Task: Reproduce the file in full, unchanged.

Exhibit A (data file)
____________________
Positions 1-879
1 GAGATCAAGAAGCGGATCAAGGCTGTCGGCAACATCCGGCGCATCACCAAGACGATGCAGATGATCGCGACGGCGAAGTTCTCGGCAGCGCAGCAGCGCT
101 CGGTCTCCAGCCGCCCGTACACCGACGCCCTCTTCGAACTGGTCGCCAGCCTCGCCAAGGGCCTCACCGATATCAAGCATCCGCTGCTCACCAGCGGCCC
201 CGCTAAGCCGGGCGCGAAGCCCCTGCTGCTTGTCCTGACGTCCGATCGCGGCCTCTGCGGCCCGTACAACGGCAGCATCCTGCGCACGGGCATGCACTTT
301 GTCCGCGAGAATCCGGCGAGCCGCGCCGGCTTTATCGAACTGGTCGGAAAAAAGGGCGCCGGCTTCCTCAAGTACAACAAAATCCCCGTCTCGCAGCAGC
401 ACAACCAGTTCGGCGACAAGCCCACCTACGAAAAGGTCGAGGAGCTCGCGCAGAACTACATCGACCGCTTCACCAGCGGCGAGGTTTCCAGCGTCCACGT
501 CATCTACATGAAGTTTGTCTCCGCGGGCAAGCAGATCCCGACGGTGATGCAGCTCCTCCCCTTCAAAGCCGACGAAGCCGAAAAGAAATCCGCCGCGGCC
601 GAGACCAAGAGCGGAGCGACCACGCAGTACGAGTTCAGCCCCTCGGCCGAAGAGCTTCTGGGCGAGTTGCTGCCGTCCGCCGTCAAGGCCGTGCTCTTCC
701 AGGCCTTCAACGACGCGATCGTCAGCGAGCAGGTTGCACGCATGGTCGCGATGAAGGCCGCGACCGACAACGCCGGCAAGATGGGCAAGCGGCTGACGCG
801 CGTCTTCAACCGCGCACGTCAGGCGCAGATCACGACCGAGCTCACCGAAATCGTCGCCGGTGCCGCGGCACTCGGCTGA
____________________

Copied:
Positions 1-879
1 GAGATCAAGAAGCGGATCAAGGCTGTCGGCAACATCCGGCGCATCACCAAGACGATGCAGATGATCGCGACGGCGAAGTTCTCGGCAGCGCAGCAGCGCT
101 CGGTCTCCAGCCGCCCGTACACCGACGCCCTCTTCGAACTGGTCGCCAGCCTCGCCAAGGGCCTCACCGATATCAAGCATCCGCTGCTCACCAGCGGCCC
201 CGCTAAGCCGGGCGCGAAGCCCCTGCTGCTTGTCCTGACGTCCGATCGCGGCCTCTGCGGCCCGTACAACGGCAGCATCCTGCGCACGGGCATGCACTTT
301 GTCCGCGAGAATCCGGCGAGCCGCGCCGGCTTTATCGAACTGGTCGGAAAAAAGGGCGCCGGCTTCCTCAAGTACAACAAAATCCCCGTCTCGCAGCAGC
401 ACAACCAGTTCGGCGACAAGCCCACCTACGAAAAGGTCGAGGAGCTCGCGCAGAACTACATCGACCGCTTCACCAGCGGCGAGGTTTCCAGCGTCCACGT
501 CATCTACATGAAGTTTGTCTCCGCGGGCAAGCAGATCCCGACGGTGATGCAGCTCCTCCCCTTCAAAGCCGACGAAGCCGAAAAGAAATCCGCCGCGGCC
601 GAGACCAAGAGCGGAGCGACCACGCAGTACGAGTTCAGCCCCTCGGCCGAAGAGCTTCTGGGCGAGTTGCTGCCGTCCGCCGTCAAGGCCGTGCTCTTCC
701 AGGCCTTCAACGACGCGATCGTCAGCGAGCAGGTTGCACGCATGGTCGCGATGAAGGCCGCGACCGACAACGCCGGCAAGATGGGCAAGCGGCTGACGCG
801 CGTCTTCAACCGCGCACGTCAGGCGCAGATCACGACCGAGCTCACCGAAATCGTCGCCGGTGCCGCGGCACTCGGCTGA